There are a variety of platforms available for location services clients , from standards-based platforms like Palm OS and Windows CE to proprietary platforms like those typically found in low-end mobile phones and some in-vehicle navigation systems. Standards-based platforms make development easier because they provide more tools for development and more engineers with experience on the platform. Proprietary platforms can often be optimized to achieve better performance, but are very costly to develop, support, and upgrade over time.
No matter what type of platform you choose for your mobile location services application, the small-form factor requires adhering to certain user interface guidelines to ensure usability. In addition to standard user interface guidelines, it is important to keep screens short and minimize the use of colors and graphics. A short screen is faster to refresh and reduces the need to scroll (see Table 10.1 for platform screen guidelines).
Table 10.1. Client Platform Screen Details
It is best to use menus (pick lists) as often as possible and to reduce the need for users to enter text. This might mean using more sophisticated personalization, including prepopulating responses with answers from previous visits . For mobile phones in particular, it might even mean that in an area in which you might ask for a user name and password in a desktop application at every visit, you authenticate far less frequently.
This section gives an overview of Palm, Windows CE, and the Symbian OS operating systems. We then discuss some sample location services clients.
With the majority of the PDA market and more than 10,000 third-party software products, handheld devices based on the Palm OS are some of the most popular. Palm OS is particularly popular among corporate enterprise users, providing excellent integration and synchronization with products like Microsoft Outlook. A significant advantage of the Palm OS is the graffiti handwriting recognition used for data input. It allows the Palm OS device to keep a small-form factor (by not requiring a keyboard) and eliminates the frustrating key-based text input method found in mobile phones.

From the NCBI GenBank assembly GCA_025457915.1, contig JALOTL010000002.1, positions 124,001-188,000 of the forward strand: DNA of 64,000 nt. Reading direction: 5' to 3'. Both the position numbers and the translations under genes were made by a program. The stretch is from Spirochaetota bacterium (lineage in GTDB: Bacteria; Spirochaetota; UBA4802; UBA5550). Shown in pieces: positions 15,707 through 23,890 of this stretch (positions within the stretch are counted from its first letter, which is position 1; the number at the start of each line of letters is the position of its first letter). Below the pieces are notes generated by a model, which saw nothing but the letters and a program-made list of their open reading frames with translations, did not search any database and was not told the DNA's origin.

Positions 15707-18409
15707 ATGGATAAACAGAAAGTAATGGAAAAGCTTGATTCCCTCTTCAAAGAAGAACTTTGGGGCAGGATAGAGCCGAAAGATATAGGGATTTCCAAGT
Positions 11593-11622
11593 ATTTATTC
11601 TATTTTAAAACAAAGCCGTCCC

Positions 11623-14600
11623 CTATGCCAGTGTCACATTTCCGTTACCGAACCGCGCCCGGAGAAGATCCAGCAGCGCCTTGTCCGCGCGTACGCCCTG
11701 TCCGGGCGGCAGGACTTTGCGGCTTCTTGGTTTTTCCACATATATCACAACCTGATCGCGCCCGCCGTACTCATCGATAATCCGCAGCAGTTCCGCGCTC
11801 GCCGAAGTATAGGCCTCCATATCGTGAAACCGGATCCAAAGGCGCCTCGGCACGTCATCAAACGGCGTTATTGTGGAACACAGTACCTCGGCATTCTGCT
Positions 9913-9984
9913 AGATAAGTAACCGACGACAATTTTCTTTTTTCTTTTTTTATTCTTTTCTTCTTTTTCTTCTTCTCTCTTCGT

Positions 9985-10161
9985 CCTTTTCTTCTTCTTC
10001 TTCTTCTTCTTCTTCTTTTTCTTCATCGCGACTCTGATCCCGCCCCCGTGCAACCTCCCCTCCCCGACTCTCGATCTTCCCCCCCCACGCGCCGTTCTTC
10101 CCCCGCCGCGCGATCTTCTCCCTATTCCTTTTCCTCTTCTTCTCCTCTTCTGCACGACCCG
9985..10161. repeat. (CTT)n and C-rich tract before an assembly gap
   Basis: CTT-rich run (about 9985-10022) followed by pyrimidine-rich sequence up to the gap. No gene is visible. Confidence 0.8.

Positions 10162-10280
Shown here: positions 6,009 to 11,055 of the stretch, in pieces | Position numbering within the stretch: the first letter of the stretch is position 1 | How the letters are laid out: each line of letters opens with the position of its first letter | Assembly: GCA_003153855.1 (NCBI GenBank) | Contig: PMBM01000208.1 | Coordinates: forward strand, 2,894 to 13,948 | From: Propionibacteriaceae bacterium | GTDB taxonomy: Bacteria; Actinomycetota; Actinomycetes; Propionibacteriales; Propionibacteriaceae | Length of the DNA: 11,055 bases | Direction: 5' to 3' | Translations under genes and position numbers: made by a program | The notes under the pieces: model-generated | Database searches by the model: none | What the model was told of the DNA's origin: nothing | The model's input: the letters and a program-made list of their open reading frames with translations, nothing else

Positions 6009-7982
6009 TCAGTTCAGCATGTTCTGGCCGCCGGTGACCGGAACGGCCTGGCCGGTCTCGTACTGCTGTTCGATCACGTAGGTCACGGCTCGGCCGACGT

Wireless network support is provided in North America for Palm OS devices via the Palm.net network, a wireless modem, and cellular digital packet data (CDPD) service or a mobile phone connection. Other areas of the world, including Europe, have wireless network support through a mobile phone and mobile Internet connection kit. The lack of integrated, inexpensive, and always-on wireless network support outside North America makes Palm OS really only feasible for mobile location service applications designed for use within the United States and Canada.
There are a number of different choices of programming languages for developing on the Palm OS platform, including C/C++, Java, and Palm's proprietary web clipping format. C/C++ applications must be compiled to the native Palm Resource File Format (PRC). This is accomplished using third-party development tools. The resulting application is installed via HotSync. Java applications require the installation of a Java virtual machine to run. Web clipping applications are designed with pages built using a subset of HTML 3.2. They are then compressed into a format called PQA and added to a Palm OS device that has network capabilities. Web clipping applications launch an internal Web browser that displays both static pages from the PQA file and dynamic pages generated by an external Web server.
Examples of mobile location service applications designed for the Palm OS platform include an ATM Locator Service from Visa (http://www.visa.com) and an Emergency Services application from RoadMedic (http://www.roadmedic.com; see also Part 2 of this book). Additional technical details on Palm OS can be found at http://www.palm.com.
Microsoft Windows CE
Microsoft Windows CE is an open , scalable, 32-bit operating system designed for intelligent network devices. Windows CE provides application developers with the familiar Microsoft Win32 APIs, ActiveX controls, Component Object Model (COM) interfaces, and the Microsoft Foundation Classes (MFC) library. In addition, Windows CE provides built-in support for multimedia, security, and communications (e.g., TCP/IP).